Resistant Chronic Myelocytic Leukemia: Continuous Therapy: 20-30 mg/kg administered orally as a single dose daily. An adequate trial period for determining the antineoplastic effectiveness hydroxyurea is 6 weeks of therapy. When there is significant clinical response, therapy should be continued indefinitely. Therapy should be interrupted if the white blood cell count drops <2500/mm3, or the platelet count <100,000/mm3. In these cases, the counts should be rechecked after 3 days and therapy resumed when the counts rise significantly toward normal values. Since the hematopoietic rebound is prompt, it is usually necessary to omit only a few doses. If prompt rebound has not occurred during combined hydroxyurea and irradiation therapy, irradiation may also be interrupted. However, the need for postponement of irradiation has been rare; radiotherapy has usually been continued using the recommended dosage and technique. Anemia, if it occurs, should be corrected, without interrupting hydroxyurea therapy. Because hematopoiesis may be compromised by extensive irradiation or by other antineoplastic agents, it is recommended that hydroxyurea be administered cautiously to patients who have recently received extensive radiation therapy or chemotherapy with other cytotoxic drugs.
Pain or discomfort from inflammation of the mucous membranes at the irradiated site (mucositis) is usually controlled by measures, eg topical anesthetics and orally administered analgesics. If the reaction is severe, hydroxyurea therapy may be temporarily interrupted; if it is extremely severe, irradiation dosage may, in addition, be temporarily postponed. However, it has rarely been necessary to terminate these therapies.
Severe gastric distress, eg nausea, vomiting and anorexia, resulting from combined therapy may usually be controlled by temporary interruption of hydroxyurea administration; rarely has the additional interruption of irradiation been necessary.
Information for Patients: Patients should be informed to maintain adequate fluid intake. The physician should be consulted regarding missed doses.
If the patient prefers, or is unable to swallow capsules, the contents of the capsules may be emptied into a glass of water and taken immediately. Some inert material used as a vehicle in the capsule may not dissolve and may float on the surface.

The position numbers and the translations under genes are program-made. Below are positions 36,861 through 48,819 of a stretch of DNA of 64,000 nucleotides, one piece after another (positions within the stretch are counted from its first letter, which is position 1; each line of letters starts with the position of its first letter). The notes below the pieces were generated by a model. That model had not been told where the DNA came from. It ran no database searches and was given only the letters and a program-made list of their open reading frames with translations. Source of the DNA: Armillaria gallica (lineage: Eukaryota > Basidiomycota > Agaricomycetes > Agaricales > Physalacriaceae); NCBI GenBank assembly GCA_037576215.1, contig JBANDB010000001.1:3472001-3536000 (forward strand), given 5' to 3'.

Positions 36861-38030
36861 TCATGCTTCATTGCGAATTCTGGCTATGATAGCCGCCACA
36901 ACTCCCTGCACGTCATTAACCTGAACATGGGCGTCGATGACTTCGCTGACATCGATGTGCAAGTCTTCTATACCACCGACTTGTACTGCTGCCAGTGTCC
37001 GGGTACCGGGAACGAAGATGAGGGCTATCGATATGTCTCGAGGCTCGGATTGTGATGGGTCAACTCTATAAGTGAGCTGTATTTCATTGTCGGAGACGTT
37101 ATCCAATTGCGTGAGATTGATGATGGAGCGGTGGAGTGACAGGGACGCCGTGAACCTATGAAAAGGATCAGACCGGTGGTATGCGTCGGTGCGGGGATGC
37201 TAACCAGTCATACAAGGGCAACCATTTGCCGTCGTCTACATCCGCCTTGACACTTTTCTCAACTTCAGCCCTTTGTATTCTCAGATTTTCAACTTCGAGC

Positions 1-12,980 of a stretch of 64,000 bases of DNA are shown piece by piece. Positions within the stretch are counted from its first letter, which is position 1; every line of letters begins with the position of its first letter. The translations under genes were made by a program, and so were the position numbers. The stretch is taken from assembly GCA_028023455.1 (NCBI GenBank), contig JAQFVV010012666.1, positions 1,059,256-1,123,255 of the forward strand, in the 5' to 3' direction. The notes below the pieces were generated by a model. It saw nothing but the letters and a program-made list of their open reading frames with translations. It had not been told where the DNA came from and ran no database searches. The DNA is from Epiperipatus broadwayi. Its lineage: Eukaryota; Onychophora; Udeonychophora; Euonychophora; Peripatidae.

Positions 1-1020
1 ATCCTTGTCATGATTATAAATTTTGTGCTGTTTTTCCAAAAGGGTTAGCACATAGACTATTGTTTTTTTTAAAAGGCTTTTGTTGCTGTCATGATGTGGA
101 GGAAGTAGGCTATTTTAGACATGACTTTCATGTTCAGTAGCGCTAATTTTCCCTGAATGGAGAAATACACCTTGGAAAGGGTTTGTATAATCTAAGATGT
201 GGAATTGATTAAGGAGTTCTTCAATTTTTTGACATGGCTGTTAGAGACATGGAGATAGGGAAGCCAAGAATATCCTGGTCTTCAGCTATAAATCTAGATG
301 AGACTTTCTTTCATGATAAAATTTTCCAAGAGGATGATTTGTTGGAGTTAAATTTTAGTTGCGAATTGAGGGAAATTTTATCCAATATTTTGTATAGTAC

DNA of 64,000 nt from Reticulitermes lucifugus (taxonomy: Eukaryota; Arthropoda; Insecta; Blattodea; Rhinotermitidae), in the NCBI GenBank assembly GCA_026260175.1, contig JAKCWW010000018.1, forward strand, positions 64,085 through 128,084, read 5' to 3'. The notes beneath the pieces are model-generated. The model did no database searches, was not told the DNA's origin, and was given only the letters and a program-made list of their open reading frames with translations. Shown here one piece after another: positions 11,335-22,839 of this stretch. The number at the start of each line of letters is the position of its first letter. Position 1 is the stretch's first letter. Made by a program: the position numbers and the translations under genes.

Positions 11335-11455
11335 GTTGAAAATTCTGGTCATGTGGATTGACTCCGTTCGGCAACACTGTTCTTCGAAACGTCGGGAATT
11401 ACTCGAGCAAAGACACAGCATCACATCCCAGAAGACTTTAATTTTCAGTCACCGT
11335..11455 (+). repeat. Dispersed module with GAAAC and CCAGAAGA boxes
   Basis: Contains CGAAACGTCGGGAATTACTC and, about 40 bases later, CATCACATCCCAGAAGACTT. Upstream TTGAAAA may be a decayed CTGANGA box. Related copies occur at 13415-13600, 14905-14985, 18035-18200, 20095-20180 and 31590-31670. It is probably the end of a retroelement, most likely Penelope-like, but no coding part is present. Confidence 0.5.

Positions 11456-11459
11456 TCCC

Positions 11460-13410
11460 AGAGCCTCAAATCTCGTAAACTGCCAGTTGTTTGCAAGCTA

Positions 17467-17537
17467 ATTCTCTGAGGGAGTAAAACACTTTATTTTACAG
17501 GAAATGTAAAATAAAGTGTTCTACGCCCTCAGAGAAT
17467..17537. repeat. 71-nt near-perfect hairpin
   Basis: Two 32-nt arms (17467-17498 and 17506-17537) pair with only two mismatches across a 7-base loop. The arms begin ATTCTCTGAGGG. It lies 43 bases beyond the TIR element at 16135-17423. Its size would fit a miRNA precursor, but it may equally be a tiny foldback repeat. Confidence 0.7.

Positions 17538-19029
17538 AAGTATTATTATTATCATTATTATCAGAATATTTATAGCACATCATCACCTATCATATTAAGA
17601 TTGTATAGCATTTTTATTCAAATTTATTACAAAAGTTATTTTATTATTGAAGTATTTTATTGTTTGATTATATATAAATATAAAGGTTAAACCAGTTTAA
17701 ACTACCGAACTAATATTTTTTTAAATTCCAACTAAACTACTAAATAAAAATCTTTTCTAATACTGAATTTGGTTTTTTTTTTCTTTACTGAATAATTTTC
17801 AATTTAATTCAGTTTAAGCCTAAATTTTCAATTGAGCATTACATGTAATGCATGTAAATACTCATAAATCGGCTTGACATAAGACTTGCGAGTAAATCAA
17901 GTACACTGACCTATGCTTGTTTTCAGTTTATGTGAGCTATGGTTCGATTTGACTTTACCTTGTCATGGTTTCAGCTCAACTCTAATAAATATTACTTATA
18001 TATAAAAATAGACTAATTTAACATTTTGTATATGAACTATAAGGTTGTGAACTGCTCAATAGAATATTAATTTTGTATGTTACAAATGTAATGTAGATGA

Procedures for proper handling and disposal of anticancer drugs should be considered. Several guidelines on this subject have been published. There is no general agreement that all of the procedures recommended in the guidelines are necessary or appropriate.
Overdosage
Acute mucocutaneous toxicity has been reported in patients receiving hydroxyurea at a dosage several fold in excess of the usual recommended dosage. Soreness, violet erythema, edema on palms and foot soles followed by scaling of hands and feet, intense generalized hyperpigmentation of skin and severe acute stomatitis were observed.
Contraindications
Patients with marked bone marrow depression, ie leukopenia (<2500 WBC/mm3) or thrombocytopenia (<700,000/mm3).
Special Precautions
Treatment with hydroxyurea should not be initiated if bone marrow function is markedly depressed (see Contraindications). Bone marrow suppression may occur and leukopenia is generally its first and most common manifestation. Thrombocytopenia and anemia occur less often and are seldom seen without a preceding leukopenia. However, the recovery from myelosuppression is rapid when therapy is interrupted. It should be borne in mind that bone marrow depression is more likely in patients who have previously received radiotherapy or cytotoxic cancer chemotherapeutic agents; hydroxyurea should be used cautiously in such patients.
Patients who have received irradiation therapy in the past may have an exacerbation of post-irradiation erythema.
Severe anemia must be corrected before initiating therapy with hydroxyurea.
Erythrocytic Abnormalities: Megaloblastic erythropoiesis, which is self-limiting, is often seen early in the course of hydroxyurea therapy. The morphologic change resembles pernicious anemia, but is not related to vitamin B12 or folic acid deficiency. Hydroxyurea may also delay plasma iron clearance and reduce the rate of iron utilization by erythrocytes, but it does not appear to alter the red blood cell survival time.
Hydroxyurea should be used with caution in patients with marked renal dysfunction.
Elderly patients may be more sensitive to the effects of hydroxyurea and may require a lower dose regimen.
When appropriate, patients should be counseled concerning the use of contraceptive measures during therapy. Concurrent use of hydroxyurea and other myelosuppressive agents or radiation therapy may increase the level of bone marrow depression or other adverse reactions (see Adverse Reactions).
Laboratory Tests: Hydroxyurea therapy requires close supervision. Hematologic profile, including bone marrow examination if indicated, kidney function and liver function should be determined prior to and repeatedly during treatment. Determination of hemoglobin, leukocyte and platelet counts should be performed at least once a week throughout the course of hydroxyurea therapy. If the leukocyte count decreases to <2500/mm3 or the platelet count to <100,000/mm3, therapy should be interrupted until the values rise significantly toward normal levels. Anemia, if it occurs, should be managed without interrupting hydroxyurea therapy.